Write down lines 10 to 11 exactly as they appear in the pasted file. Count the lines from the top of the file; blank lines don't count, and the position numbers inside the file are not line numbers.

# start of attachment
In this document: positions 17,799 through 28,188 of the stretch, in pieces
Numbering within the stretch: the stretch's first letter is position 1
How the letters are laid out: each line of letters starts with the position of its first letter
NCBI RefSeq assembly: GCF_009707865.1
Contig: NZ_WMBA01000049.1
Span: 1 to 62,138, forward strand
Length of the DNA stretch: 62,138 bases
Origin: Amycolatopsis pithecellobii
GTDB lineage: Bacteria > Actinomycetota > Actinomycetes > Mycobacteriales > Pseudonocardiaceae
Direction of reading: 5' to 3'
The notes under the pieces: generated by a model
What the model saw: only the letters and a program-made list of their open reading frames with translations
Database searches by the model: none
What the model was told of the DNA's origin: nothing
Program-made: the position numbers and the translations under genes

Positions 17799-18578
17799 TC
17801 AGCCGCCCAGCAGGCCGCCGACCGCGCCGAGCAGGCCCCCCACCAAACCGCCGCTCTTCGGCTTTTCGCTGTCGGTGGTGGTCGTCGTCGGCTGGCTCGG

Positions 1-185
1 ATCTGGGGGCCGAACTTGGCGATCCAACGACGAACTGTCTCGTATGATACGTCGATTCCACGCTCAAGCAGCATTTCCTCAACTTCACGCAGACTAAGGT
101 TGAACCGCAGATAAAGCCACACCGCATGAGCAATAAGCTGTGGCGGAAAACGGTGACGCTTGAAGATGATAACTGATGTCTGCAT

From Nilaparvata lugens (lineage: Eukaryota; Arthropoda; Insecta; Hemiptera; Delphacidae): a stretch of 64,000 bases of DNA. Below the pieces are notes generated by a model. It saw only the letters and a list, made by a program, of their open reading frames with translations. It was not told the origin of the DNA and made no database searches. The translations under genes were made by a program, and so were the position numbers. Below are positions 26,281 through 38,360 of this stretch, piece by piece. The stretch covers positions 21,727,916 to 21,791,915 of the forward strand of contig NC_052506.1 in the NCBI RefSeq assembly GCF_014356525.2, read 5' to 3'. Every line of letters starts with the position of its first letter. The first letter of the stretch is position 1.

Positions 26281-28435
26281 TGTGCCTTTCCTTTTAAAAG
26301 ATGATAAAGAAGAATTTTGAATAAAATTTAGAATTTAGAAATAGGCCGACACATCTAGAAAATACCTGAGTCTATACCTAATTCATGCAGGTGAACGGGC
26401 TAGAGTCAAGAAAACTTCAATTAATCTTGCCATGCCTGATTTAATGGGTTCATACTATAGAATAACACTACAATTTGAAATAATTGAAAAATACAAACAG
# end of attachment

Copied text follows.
Direction of reading: 5' to 3'
The notes under the pieces: generated by a model